History and natural history of beautiful Admiralty Bay. The American penguinologist Wayne Trivelpiece (whose wife stole Drupje) started a long term penguin project in Admiralty Bay in 1976. He was the only inhabitant that summer. He has seen a lot of change. Now the bay holds bases and huts of Poland, Brazil, Ecuador, Peru, the USA, and the remnants of a destroyed Italian base. King George Island now has 20 bases, huts, refuges, or ruins, from 13 different countries.
About the many things that went wrong with the research. Failing technical equipment, failing cooperation between colleaugues, and sometimes just bad luck. Not everything went wrong, so the balance is just barely positive.
A small group from the Dutch Expedition was housed on Deception Island, some 200 km away. Deception is a circular volcanic island, with a large circular bay (crater), which is connected to the sea. Thus, it has a wonderful sheltered natural harbour, and therefore was the obvious choice for a whaling factory earlier this century. The plant has long been abandoned, and a nearby British research station was destroyed by a volcanic eruption as recently as 1970.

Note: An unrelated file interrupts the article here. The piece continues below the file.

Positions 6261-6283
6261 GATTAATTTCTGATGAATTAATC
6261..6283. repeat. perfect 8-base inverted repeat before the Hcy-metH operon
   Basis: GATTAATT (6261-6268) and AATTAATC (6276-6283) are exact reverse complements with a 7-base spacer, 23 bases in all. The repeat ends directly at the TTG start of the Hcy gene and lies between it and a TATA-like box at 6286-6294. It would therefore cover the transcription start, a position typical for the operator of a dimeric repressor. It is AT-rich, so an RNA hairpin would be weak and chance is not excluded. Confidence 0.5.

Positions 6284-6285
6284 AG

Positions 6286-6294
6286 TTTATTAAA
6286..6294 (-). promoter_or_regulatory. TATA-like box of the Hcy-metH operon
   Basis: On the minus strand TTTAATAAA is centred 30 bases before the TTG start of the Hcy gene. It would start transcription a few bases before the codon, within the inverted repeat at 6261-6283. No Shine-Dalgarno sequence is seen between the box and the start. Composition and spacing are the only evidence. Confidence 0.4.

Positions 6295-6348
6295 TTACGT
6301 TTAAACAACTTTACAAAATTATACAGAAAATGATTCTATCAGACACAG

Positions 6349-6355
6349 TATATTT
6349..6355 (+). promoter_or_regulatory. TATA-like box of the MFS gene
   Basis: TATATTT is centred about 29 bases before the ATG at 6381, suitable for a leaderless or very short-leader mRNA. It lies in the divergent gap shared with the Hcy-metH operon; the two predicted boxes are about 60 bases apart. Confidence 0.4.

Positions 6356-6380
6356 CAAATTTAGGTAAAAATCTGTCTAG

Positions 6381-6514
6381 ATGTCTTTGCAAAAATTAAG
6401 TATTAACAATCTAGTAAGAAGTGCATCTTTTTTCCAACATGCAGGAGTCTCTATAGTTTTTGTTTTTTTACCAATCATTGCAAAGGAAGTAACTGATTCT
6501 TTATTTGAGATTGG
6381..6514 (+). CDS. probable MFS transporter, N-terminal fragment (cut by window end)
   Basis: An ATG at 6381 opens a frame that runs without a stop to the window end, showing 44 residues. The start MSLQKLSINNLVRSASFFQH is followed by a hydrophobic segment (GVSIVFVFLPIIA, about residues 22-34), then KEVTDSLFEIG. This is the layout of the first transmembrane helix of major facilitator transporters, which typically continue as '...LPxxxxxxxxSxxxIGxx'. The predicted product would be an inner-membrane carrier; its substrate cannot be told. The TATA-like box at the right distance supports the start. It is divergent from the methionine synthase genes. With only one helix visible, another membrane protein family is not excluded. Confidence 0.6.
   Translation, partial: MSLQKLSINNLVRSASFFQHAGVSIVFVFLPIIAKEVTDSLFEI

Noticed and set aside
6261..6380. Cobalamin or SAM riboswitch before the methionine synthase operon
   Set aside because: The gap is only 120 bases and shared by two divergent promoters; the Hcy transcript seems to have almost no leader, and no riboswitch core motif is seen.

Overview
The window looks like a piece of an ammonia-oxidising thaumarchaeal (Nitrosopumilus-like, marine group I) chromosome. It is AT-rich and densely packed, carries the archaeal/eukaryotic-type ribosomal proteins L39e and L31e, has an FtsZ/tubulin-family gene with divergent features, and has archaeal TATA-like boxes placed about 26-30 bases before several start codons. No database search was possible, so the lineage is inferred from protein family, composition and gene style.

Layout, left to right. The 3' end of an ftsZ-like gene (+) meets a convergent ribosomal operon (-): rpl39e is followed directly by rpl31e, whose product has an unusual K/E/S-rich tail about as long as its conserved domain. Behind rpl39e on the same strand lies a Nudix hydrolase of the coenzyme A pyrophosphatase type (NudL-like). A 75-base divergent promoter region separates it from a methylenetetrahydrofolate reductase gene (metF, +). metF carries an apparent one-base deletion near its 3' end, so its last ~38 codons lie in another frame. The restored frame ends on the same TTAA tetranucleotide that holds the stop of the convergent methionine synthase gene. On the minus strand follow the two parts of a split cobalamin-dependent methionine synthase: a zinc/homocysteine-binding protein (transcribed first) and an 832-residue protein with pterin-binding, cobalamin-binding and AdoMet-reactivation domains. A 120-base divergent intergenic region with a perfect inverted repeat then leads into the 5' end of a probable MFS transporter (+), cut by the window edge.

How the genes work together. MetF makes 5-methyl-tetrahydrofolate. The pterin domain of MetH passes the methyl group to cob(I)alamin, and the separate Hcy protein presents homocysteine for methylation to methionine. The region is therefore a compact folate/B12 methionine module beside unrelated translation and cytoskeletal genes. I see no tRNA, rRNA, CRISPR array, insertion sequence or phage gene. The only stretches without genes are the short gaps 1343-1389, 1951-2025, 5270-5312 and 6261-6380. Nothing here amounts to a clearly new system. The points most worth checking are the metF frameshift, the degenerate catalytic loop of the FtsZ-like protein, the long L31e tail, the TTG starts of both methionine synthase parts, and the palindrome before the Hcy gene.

Much of the whalers' stuff is now covered by a thick layer of mud and volcanic ashes, so this was the ideal setting for archeologists, who could really dig up things. A larger party from King George visited Deception for a day, when the film crew had to be transported from the one island to the other. Visit of the ruins, tour to the impressive colony of chinstrap penguins at Baily's Head, bathing in a hot tub, dug out on the beach, heated by volcanic heat underneath.